Essay on Cardiovascular Disease
Cardiovascular disease is a general name for a wide variety of diseases, disorders and conditions that affect the heart and sometimes the blood vessels as well. Risk factors for developing cardiovascular disease include having hypertension, diabetes, high cholesterol, obesity, and a sedentary lifestyle. Other risk factors include being of African-American ancestry, male, drinking excessive amounts of alcohol, having a lot of long-term stress, smoking and having a family history of a heart attack at an early age.
Some different types of cardiovascular disease includes angina, heart attack, heart failure, atherosclerosis, cardiovascular disease, and cardiac arrhythmias. Other forms of cardiovascular disease include congenital heart defects, cardiomyopathy, infections of the heart, coronary artery disease, heart valve disorders, myocarditis, and pericarditis. Symptoms of cardiovascular disease vary depending on the specific type of cardiovascular disease. A classic symptom of cardiovascular disease is chest pain.
However, with some forms of cardiovascular disease, such as atherosclerosis, there may be no symptoms in some people until life-threatening complications. Treatment of cardiovascular disease begins with prevention. Many forms of cardiovascular disease can be prevented or controlled effectively with prevention measures that include regular exercise, not smoking or drinking excessively, achieving and maintaining a healthy weight, and eating a heart-healthy well-balanced diet. Risk factors, such as high cholesterol, diabetes, and hypertension can be prevented or controlled through these lifestyle changes, regular medical care and/or medication.
Heart disease can be improved — or even prevented — by making certain lifestyle changes. The following changes can help anyone who wants to improve his or her heart health: Stop smoking. Smoking is a major risk factor for heart disease, especially atherosclerosis. Nicotine constricts blood vessels and forces your heart to work harder, and carbon monoxide reduces oxygen in your blood and damages the lining of your blood vessels. If you smoke, quitting is the best way to reduce your risk of heart disease and its complications.
Control your blood pressure. Ask your doctor for a blood pressure measurement at least every two years. Check your cholesterol. Ask your doctor for a baseline cholesterol test when you’re in your 20s and then at least every five years. Keep diabetes under control. If you have diabetes, tight blood sugar control can help reduce the risk of heart disease. Get moving. If you have heart disease, exercise helps you achieve and maintain a healthy weight and control diabetes, elevated cholesterol and high blood pressure — all risk factors for heart disease.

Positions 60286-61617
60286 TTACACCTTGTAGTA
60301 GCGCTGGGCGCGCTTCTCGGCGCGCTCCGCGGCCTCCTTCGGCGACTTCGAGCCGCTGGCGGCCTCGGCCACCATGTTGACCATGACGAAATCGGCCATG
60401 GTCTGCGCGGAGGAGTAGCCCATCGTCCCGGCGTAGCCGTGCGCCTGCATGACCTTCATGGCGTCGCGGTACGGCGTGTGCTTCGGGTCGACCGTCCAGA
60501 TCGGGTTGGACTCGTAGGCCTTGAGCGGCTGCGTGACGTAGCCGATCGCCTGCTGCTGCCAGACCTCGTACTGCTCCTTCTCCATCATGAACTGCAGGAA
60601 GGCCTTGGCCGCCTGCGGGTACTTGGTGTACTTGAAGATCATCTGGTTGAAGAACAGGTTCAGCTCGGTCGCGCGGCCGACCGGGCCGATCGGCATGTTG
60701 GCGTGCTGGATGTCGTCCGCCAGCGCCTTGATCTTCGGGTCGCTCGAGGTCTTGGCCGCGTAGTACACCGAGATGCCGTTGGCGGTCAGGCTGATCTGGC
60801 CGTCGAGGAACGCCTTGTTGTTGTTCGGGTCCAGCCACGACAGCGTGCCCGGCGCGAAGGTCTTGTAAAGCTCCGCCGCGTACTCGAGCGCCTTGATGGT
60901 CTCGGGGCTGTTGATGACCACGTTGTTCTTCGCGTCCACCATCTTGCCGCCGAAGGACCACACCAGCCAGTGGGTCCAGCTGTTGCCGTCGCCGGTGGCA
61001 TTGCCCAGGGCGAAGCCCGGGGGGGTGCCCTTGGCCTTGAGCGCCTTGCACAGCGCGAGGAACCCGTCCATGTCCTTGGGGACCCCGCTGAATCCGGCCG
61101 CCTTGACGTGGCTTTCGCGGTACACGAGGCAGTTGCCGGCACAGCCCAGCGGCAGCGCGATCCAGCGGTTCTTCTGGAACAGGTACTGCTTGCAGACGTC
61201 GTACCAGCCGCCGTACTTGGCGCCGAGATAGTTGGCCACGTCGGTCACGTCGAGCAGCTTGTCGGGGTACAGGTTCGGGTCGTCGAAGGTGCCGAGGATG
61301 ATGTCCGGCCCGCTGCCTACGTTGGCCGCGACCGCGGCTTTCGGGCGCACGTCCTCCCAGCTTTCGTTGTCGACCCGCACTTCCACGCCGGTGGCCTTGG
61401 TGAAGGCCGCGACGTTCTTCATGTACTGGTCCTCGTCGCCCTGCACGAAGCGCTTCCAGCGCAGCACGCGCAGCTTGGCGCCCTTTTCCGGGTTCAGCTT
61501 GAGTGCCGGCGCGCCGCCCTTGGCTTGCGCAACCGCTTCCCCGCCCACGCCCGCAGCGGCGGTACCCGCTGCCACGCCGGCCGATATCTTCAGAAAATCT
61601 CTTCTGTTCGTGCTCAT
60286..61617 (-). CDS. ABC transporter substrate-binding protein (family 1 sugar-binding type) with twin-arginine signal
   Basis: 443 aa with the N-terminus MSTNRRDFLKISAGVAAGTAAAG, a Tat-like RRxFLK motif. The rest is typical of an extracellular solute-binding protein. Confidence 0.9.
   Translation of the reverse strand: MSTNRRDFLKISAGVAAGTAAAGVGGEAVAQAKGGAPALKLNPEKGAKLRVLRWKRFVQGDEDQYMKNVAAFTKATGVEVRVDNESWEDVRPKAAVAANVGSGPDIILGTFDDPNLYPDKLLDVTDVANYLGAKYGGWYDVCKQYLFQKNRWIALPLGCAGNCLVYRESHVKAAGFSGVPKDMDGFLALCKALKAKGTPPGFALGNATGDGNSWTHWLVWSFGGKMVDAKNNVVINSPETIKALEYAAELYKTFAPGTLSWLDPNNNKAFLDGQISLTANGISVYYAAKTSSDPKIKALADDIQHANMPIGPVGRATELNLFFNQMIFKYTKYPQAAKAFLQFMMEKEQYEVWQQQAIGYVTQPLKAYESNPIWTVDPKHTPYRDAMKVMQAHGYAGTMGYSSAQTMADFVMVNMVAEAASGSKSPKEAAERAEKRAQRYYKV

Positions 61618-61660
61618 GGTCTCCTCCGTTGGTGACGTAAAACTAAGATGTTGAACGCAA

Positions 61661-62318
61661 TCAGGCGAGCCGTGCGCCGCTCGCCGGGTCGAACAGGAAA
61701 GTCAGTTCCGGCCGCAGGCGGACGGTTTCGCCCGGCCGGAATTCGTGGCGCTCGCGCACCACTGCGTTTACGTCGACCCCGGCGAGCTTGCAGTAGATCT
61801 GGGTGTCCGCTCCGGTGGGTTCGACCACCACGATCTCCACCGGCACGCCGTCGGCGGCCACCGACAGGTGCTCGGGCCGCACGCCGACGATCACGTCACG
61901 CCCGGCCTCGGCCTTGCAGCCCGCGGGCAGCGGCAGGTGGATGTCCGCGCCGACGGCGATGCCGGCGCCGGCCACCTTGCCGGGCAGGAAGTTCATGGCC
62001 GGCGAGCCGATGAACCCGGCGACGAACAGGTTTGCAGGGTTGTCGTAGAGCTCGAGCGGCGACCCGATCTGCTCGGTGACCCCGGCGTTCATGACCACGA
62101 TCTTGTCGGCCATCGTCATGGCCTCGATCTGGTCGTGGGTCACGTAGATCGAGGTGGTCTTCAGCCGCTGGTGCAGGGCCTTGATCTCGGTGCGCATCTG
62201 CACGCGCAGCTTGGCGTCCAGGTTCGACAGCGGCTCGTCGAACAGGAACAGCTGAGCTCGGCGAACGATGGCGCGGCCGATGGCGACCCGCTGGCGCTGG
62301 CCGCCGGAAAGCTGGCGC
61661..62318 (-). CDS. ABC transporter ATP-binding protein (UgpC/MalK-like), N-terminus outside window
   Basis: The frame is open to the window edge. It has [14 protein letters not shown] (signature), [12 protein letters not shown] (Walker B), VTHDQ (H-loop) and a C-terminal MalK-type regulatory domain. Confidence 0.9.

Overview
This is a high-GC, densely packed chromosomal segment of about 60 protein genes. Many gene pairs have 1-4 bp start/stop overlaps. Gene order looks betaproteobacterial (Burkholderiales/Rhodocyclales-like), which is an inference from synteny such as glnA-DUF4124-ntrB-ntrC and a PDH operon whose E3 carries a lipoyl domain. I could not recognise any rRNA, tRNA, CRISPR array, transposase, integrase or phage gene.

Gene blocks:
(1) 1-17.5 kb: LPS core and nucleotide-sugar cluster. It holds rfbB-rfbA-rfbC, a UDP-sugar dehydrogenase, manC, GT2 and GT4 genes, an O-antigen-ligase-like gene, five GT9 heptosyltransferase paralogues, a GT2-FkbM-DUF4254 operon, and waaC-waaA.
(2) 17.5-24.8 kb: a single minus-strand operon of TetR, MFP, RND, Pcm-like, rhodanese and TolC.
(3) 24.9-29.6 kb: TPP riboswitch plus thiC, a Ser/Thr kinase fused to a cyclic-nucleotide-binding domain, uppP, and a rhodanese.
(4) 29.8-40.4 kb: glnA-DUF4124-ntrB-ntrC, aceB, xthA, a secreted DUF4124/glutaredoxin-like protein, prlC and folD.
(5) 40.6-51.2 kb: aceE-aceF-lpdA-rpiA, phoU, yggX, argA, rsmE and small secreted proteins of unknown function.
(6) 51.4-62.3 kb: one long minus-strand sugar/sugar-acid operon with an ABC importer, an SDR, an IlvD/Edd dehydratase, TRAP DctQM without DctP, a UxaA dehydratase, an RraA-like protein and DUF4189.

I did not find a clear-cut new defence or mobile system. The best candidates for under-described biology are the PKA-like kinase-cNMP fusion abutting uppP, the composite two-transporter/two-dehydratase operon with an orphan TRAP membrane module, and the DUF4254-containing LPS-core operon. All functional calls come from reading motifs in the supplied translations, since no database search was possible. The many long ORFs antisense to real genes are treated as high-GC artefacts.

If you have a heart arrhythmia or heart defect, there may be some restrictions on the activities you can do, so be sure to talk to your doctor first. With your doctor’s OK, aim for 30 to 60 minutes of physical activity most days of the week. Even if you can’t make time for one 30- to 60-minute exercise session, you can still benefit from breaking up your activity into several 10-minute sessions. Eat healthy foods. A heart-healthy diet based on fruits, vegetables and whole grains — and low in saturated fat, cholesterol and sodium — can help you control your weight, blood pressure and cholesterol.
Eating one or two servings of fish a week also is beneficial. Maintain a healthy weight. Being overweight increases your risk of heart disease. Weight loss is especially important for people who have large waist measurements — more than 40 inches (101. 6 centimeters, or cm) for men and more than 35 inches (88. 9 cm) for women — because people with this body shape are more likely to develop diabetes and heart disease. Manage stress. Reduce stress as much as possible. Practice healthy techniques for managing stress, such as muscle relaxation and deep breathing. Practice good hygiene habits.
Staying away from other people when they are sick and regularly washing your hands can not only prevent heart infections but also can help prevent viral or bacterial infections that can put stress on your heart if you already have heart disease. Also, brushing and flossing your teeth regularly can prevent germs in your mouth from making their way to plaques in your heart, which could worsen cardiovascular disease. Get a flu shot. If you have cardiovascular disease, you’re at a greater risk of having a heart attack should you catch the flu. Getting a flu shot decreases this risk.